The total cost to rewire a house can vary depending on supplier and, whilst you will no doubt want to find the best possible price, it’s more important to make sure it’s done right.
Finding the right electrician for your job can be a long and tiring process. No two rewiring jobs are the same, depending on the current state of your home’s wiring and what it is you’d like to connect, the cost to rewire a house can differ for each company.
Smaller companies and sole traders tend to be able to offer lower prices for all kinds of installation without sacrificing quality thanks to their low running costs. What each company can offer will also differ.
For example, there are usually two to three separate costs for a home rewiring.
First of all, there are the electrical installation condition report costs. If you’re unsure of whether or not you need your house rewired, an inspection from a qualified electrician will help put your mind at ease.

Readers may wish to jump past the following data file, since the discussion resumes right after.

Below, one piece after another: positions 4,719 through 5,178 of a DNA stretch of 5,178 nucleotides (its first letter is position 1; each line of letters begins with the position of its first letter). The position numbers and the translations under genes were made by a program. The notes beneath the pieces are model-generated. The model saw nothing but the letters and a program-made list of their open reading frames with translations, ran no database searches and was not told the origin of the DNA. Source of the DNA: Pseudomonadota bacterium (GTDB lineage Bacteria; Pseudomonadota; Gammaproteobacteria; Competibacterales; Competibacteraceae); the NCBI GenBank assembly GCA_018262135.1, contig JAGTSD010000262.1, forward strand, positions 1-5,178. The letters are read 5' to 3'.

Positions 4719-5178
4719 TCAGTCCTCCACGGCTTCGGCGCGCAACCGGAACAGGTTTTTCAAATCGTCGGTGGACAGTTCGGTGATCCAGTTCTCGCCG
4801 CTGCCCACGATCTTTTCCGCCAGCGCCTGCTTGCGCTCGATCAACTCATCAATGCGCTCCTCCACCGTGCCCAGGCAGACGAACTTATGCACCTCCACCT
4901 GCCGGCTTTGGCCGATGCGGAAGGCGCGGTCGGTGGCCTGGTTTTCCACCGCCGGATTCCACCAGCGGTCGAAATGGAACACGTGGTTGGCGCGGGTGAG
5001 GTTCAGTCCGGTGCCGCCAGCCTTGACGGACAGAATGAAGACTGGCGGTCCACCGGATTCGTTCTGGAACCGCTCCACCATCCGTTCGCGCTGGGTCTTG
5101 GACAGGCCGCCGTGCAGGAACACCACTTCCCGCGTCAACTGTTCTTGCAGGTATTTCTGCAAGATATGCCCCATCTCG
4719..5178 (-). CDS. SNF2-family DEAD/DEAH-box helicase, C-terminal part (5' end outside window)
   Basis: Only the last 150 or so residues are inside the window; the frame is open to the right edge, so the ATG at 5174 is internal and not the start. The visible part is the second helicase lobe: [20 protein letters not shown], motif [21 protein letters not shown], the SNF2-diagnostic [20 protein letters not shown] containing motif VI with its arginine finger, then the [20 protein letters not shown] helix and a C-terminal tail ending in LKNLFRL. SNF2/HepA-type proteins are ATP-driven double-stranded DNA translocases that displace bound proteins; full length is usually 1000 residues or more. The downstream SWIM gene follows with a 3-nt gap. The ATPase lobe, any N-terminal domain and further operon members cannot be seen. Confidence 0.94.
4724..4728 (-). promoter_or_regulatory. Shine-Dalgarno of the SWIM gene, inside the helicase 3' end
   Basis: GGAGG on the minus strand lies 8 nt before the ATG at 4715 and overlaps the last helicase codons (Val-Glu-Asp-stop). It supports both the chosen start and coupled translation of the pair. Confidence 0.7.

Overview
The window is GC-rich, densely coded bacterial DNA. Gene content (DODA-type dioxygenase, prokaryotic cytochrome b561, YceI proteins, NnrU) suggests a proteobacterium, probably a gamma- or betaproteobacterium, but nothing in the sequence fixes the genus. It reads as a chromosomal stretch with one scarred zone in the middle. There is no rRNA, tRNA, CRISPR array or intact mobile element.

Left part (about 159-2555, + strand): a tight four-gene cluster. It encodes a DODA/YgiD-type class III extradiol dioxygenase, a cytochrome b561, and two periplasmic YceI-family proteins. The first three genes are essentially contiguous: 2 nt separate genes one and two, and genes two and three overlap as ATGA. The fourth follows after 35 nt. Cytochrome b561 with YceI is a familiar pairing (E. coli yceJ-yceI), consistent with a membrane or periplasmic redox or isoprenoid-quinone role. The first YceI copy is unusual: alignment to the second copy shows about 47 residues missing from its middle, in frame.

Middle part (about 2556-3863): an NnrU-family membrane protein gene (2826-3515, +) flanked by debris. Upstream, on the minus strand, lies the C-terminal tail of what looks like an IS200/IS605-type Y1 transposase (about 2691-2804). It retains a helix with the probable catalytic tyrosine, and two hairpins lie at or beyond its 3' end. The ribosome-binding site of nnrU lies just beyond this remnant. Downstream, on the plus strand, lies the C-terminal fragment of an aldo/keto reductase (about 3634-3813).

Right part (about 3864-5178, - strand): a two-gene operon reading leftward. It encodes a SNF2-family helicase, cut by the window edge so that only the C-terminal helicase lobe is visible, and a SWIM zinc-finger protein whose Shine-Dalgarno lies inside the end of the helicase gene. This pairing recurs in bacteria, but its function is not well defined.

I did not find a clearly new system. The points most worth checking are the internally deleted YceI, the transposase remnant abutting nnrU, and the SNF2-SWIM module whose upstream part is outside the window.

A qualified electrician should perform an Electrical Installation Condition Report (EICR) every ten years if you’re a homeowner. If you rent out property, you should do it every five years.
These tests include inspecting the fuse board, the sockets, the switches and additional fixtures in your home. Once that’s done, protective devises are tested to prevent shocks and to check installation polarity.
The prices for these reports depend greatly on the size and type of home you live in.
|Type of property||Number of bedrooms||Estimate|
|Flat||2||from £120 to £150|
|Flat||3||from £180 to £210|
|House||1 or 2||from £150 to £180|
|House||3 or 4||from £200 to £250|
|House||5 or more||£300 and upwards|
Then, there is the cost of your actual rewiring work. Whilst these costs will depend greatly on how big your home is, whether or not the property you reside in your home when it’s being rewired, the type and number of fittings you choose and your geographical location, there are average prices for you to use as a guideline.
If you live in a terraced house with two bedrooms, a complete rewire could cost you £2-3,000 without plastering and decorating. This kind of job will usually take around five to eight days.